' land or Walee.
i Vnr suun. anctv at th Offlo. S3 RltOlDi
WAV, New ork, and 19 WaTKR 8X.,
liiverpaais
IA8IL niiSLX, eeaaral ipats,
Or to- J. R. ARMSTRONG,
. nolO lydtw Post Offloa, Columbus, Ohio.
; Co-Fartnership. , r
I HATE TI1IS DAT ADMl'ITED NIY
son JAMES AD91R BAIN as partner In my busi
ness, which will oof after be eondocted ender th Bra
of Bam a Bon. f. bus,iw seats uiga nw
Columbus, reb IS. 1901. . feblS
HElfHT KtXHLEHs
(L f Phalon'a establishment, N. T..1 Pioprlstoro
the New York fashionable Snavtnf. Hair Catting
, Bhampeoniog, Curling and Dressing Saloon, last Bute
street, aver th Poet Offloa, where satisfaction
h gtasn tn all th various branches. Ladies
oniMrea't Bali brewing dons ths Mrt Itjlai
Summer Arrangement.
Little Miami Columbus & Xenia
RAILROADS.
For Cincinnati, Dayton & Indianapolii!
Through to Indianapolis withont Change of Can
and bnt Oua Change of Can between
' Columbus and St. Louis.
Four TrainB Daily from Columbus.
FIRST TRAIN.
ACCOMMODATION at 5 a. m.. stonnlnir at all sta
tions batween Oolnmtns and Olnclnnatl and D.jton, ar
riving at Olneinnati at 10 US a. m., and at Daiton at
8.10 a. n., conaeotisg at Davton for Indianapolis acd
tae West. ,
" SECOND TRAIN. ,
No. 1 EXPRESS at 11.40a.m.. stonnloiat Jefferson.
London, Charleston, Oedarville, Xenia, Spring Valley,
Oorwln, Freeport, tort Aucient. Morrow St., Lebanon,
roiwr's, liovelnna and Hiirord, arriving at Cineinnau
t4.30 d. m.. Dayton at 3. 43 d. m..connwtinrwlth tha
Ohio and Mississippi Railroad for Loalsvillt), K., Via.
ceanes. Oairo, 81. Louis, Ntw Orleans, ate.: at Dayton
or inuianapous, Laisyeltt, xerre Haute, uaicago and
all Western points.
THIRD TRAIN.
HAIL at 9.10 p. m ., stopping at all stations batween
Columlms and Xenia, and at Spring Valley, Corwin,
morrow ana uoveianu, arriving at Cincinnati at a. m.
FOURTH TRAIN.
NIGHT KXPRES8. vis Davton. at 13 00 midnlniu.
stopping at London, Xenia, Dayton, Middle town and
Uamuton, arriving at Cincinnati at s.'.'S a. m.; at Day
ton at 2. 55 a. m.: oonneotin at Clnrlnnatt with the
Ohio and Uississlppl Usilroad lor Louisville, Eransvllla,
Vincennes, Oairo, 8t. Louis, Memphis, Near Orleans,
and all points South and Sonth-west; also, at Dayton
lor Indianapolis, Lafayette, Terra Haute, Chicago, etc.
IL f lot further Information and Through Tickets.
apply to M. L. DOHKRTV, TicketAgent, Union Depot,
Columbus,
P. W. 8TRADER,
General Ticket Agent, Cincinnati.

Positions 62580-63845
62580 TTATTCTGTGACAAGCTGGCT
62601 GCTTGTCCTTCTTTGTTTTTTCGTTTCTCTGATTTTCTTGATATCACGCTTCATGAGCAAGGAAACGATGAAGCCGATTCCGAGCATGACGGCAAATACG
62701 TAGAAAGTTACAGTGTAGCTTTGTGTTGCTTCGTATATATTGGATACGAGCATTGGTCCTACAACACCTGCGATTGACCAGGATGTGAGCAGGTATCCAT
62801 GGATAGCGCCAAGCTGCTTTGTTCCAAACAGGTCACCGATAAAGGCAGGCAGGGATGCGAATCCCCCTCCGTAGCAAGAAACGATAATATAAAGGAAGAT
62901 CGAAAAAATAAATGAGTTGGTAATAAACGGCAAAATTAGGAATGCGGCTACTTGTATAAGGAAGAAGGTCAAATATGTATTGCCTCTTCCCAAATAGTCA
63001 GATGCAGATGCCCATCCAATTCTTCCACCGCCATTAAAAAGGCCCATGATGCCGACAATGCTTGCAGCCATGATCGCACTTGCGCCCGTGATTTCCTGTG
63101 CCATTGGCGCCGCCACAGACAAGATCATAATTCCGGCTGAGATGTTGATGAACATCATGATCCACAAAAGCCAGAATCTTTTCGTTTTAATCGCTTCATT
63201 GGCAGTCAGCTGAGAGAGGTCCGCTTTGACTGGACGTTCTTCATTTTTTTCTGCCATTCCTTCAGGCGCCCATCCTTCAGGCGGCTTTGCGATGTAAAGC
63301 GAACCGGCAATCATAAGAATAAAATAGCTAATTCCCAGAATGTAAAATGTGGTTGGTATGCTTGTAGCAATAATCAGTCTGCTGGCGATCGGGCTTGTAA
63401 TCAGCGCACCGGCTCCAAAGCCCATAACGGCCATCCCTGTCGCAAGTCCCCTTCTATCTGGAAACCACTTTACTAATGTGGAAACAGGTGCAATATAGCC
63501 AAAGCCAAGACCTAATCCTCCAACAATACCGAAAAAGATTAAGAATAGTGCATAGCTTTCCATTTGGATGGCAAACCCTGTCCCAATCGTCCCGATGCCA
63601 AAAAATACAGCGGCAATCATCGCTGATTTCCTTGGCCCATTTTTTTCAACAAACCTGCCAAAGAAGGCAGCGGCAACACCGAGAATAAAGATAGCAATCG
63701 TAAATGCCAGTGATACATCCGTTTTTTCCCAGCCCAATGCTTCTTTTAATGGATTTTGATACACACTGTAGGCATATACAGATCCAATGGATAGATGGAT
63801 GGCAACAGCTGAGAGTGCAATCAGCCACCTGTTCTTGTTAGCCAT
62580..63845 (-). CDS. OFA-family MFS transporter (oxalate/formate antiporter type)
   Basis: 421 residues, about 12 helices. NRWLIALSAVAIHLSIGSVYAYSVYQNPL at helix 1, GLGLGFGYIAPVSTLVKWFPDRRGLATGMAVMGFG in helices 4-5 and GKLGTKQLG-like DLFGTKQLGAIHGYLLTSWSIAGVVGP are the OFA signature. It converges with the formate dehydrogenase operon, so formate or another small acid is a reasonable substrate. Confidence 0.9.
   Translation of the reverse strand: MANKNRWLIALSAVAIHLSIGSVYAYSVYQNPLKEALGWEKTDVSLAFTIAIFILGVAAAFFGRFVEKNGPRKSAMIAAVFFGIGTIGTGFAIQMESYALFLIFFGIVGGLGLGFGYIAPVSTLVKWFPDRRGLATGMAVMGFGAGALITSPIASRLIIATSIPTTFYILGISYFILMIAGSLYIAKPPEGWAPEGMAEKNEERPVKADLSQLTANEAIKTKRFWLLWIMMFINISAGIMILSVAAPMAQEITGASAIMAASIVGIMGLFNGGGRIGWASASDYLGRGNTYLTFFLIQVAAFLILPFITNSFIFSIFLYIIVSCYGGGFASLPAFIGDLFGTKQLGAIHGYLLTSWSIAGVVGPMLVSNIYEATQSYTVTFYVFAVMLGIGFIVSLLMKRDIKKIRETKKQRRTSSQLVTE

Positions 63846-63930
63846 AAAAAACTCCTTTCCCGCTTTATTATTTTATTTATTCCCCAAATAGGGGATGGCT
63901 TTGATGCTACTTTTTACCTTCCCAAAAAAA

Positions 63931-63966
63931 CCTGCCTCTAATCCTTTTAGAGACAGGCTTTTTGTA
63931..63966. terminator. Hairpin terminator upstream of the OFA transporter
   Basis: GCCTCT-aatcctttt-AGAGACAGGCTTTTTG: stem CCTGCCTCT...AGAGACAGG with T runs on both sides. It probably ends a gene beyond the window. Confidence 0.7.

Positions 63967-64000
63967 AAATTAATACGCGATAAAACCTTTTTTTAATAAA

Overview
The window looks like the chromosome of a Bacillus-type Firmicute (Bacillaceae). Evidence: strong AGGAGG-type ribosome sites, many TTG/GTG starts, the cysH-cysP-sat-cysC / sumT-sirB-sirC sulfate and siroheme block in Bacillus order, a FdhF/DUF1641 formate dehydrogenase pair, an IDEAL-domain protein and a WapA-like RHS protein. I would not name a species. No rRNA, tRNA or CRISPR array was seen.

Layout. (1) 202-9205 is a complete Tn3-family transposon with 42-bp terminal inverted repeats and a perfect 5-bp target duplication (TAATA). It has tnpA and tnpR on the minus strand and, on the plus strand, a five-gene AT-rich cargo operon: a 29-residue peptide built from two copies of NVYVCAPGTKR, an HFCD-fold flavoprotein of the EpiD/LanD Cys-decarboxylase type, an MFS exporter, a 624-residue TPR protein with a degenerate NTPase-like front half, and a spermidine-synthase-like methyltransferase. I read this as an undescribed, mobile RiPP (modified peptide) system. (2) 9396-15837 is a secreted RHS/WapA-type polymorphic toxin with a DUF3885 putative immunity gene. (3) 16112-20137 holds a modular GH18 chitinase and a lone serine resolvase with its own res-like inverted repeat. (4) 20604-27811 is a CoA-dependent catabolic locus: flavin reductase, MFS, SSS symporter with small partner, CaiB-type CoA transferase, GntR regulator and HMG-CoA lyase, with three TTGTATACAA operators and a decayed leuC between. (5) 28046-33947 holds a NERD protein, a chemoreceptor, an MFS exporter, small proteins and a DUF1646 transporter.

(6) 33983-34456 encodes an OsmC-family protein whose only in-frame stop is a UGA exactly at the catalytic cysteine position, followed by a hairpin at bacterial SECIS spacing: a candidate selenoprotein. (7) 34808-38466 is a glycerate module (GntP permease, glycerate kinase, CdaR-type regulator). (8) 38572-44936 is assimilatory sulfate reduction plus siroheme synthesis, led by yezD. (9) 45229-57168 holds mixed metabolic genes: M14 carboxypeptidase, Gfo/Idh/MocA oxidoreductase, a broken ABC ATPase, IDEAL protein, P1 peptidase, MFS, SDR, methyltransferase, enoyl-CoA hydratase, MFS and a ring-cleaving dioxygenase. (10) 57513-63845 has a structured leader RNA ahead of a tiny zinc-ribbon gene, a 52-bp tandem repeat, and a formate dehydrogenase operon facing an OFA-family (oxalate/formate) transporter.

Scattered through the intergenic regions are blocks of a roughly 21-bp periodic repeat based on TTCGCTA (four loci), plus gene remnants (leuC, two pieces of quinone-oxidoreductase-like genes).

JNO. W. DOHERTT,
Agent, Columbus,
E. W. WOODWARD,
Superintendent, Cincinnati.
Columbus, July M, 1801.
EAST!
CENTRAL OHIO
AND
AND Steubenville Short Line.
RAILROADS.
COMBINED!
C0KNE0T1NQ AT BELLAIRE WITH TUB
BALTIMORE & OHIO,
AND AT PITTSBURGH WITII THE
PENNSYLVANIA CENTRAL
.RAJLXROAD:
fORMlNO TnE
Shortest, Quickest & Most Reliable
Route to all Eastern Cities !
Trains Leave Columbus as follows :
MORNING EXPRESS
Leaves Columbus 3.30 A. M. from Union Depot via
Bellairs or Btenbenvlile t arrives at Bellaire, 10.30 A.
M ; Steubenville. 12. SO P. M. ; PItUhnrgh, 3 40 P.M.;
Harrlsburg, 1.10 A. M.t via Allentovm, arrives at New
York 8.00 A. M.; via Philadelphia, arrives at Phila
delphia, 5.10 A. M-; New York. 10.30 A. M. Connects
also at Ilarrisbarg for Baltimore, arriving at 7.45 A. M.
Sleeping Can attached to this Train
in Columbus, ran directly throuih to Bellairs or
Pittsburgh without change; and Paaiengers via Allen-
town arrive in new lorkatoA.Al.,
1T7TW0 HOURS IN ADVANCE OF NORTHERN
LINES.
This Train also connects at Bellaire with the
Baltimore and Ohio Railroad.
PITTSBURGH EXPRESS.
Leaves Columbus 11 25 A. II , from Union Depot, via
gteuiwnville; arrives at Newark, 12.50 P. M.; Coshoc
ton,!!. 15 P. M.; Bteubenville, 6 P. M.; Pittsburg, 9.40
P- V- lLrThls Is the only route by which Passengers
can leave Cincinnati at 7 A. M., go through to Pitts
busjh in daylight, withont change of cars or delay.
FAST LINN.
Lawes Columbus S.15 P. II., from Union Depot, via
B.llaire:' arrivea at Newark, 3.S3 P. M.; Zanesvllle,
483 P. M ; Bellalre.7 .55 P. M.J Pittsburgh, 11.25 P.
it; Ilarrisbarg, 0.00 A. M.; via AUentown, arrives
ai New York, 4 P. M.; via Philadelphia, arrives
Ihiladelphia, 1.10 P. at.; New York, 0 P. M, This
Irain also connects at Harrlsburg for Baltimore, ar
riving atl P.M.
This Train runs throuch to Bellaire or Plttibnrt with
out change of Cars; and from Pittsbnrg there is no
change ot Cars to Philadelphia, or via Allentowa to
New York thos offering
The only Route from Columbus to Baltimore,
Philadelphia, or New York, with only
one change of Cars. ,
By this Train Fassensera arrive In New Yolk five
hours In advance of the Northern lines.
This Train also oonnocts at Bellaire with the Baltlmor
and Ohio R. R.
UTTbis Route is 30 miles shorter to Pittsburg,
ana more tnan iuu miles snorter to
New York, than Northern Lines.
Baggage Checked Through to all im
portant romta Jiast.
ASK FOB TICKBT8 TIA
BELLAIRE OR STEUBENVILLE.
Ticket Oaod arer cither Konte.
JNO. W.BROWN,
' Gen. Ticket Agent Central Ohio R. K.
I. A. HUTCHINSON,